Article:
By Nasser Al-Ezzazy and Rana Muhammad Taha
A Coptic residence in the Safa district, Rafah, was shot at Saturday morning. At least one of the shots hit a resident’s window but no one was injured.
According to North Sinai Governor Major General Al-Sayed Abdel Fattah Harhour, the shots were fired by police at a suspect they were pursuing. Harhour told Daily News Egypt it was merely a coincidence that the house that shots struck was inhabited by Copts.
However other reports claimed that unidentified assailants purposefully fired at Coptic houses. The incident comes against a backdrop of ongoing sectarian friction in north Sinai and a string of prosecutions for contempt of religion across Egypt.
In a speech to the people of Al-Arish in Northern Sinai, President Mohamed Morsy on Friday assured Christians in the area that their safety is the responsibility of the state.
Two weeks ago a group of unidentified men distributed flyers in the North Sinai border town, threatening violence if Christians did not leave within 48 hours. The following Tuesday night, two masked men riding a motorcycle opened fire on a Coptic-owned shop.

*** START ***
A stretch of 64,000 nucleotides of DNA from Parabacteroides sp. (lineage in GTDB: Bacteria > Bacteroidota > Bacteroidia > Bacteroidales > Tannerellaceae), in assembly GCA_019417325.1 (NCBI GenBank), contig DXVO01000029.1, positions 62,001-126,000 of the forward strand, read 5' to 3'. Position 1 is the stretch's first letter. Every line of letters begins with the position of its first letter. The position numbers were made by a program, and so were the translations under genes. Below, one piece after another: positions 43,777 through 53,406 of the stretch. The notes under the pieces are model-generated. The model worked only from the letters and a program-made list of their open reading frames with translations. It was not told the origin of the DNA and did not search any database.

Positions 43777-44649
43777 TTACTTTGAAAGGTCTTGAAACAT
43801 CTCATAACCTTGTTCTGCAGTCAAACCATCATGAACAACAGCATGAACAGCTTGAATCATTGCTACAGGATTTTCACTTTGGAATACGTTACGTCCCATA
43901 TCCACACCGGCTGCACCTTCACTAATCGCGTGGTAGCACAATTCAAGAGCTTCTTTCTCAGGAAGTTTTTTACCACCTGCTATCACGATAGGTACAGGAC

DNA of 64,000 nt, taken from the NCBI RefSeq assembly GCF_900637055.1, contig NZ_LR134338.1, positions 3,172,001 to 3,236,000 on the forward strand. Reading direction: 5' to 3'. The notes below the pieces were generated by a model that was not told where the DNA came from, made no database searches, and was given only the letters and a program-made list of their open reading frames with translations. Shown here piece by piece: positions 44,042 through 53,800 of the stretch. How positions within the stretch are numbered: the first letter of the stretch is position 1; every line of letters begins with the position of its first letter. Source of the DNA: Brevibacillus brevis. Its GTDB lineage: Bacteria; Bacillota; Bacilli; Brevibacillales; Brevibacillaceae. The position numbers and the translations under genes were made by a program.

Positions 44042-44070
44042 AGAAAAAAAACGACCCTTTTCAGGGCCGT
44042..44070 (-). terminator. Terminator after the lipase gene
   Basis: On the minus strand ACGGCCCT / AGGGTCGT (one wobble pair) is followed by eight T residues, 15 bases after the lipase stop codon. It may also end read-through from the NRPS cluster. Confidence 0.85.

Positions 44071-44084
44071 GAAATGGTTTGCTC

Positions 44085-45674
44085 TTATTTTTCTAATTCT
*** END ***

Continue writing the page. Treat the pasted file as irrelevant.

The following day, Harhour announced he would facilitate the relocation of Copts from Rafah to Al-Arish, capital of the governorate.
Meanwhile, two Coptic children arrested and detained Tuesday for defacing the Quran were released on Thursday after the public prosecutor ordered their release, in accordance with Egyptian laws prohibiting the detention of children. Coptic activist and lawyer Naguib Gebrail told AFP that the decision came after Morsy urged the public prosecutor to do so, after Gebrail submitted a report to the president about the incident.
Mina Nady Farag (ten) and Nabil Nady Rizk (nine), from the Ezbet Marco area in southern Beni Suef, were accused by Ibrahim Mohamed, a Salafi sheikh, on Sunday of ripping two pages from the Islamic holy book and urinating on them.
Similarly, Nevine El-Sayed, a Coptic Christian social studies teacher in an Assiut middle school, was released after being charged on Saturday with contempt of religion. El-Sayed, who is nine months pregnant, was accused by one of her 40 students of insulting the prophet Muhammad. According to Ibrahim, El-Sayed was explaining the chapter on the rise of Islam in the social studies curriculum when she described Muhammad as growing up in a poor family.
However, investigation revealed that the student who filed the report was among those whose names ended up in the absence sheet on the day El-Sayed explained the chapter in question.
Additional reporting by Basil El-Dabh and Ahmed Aboul Enein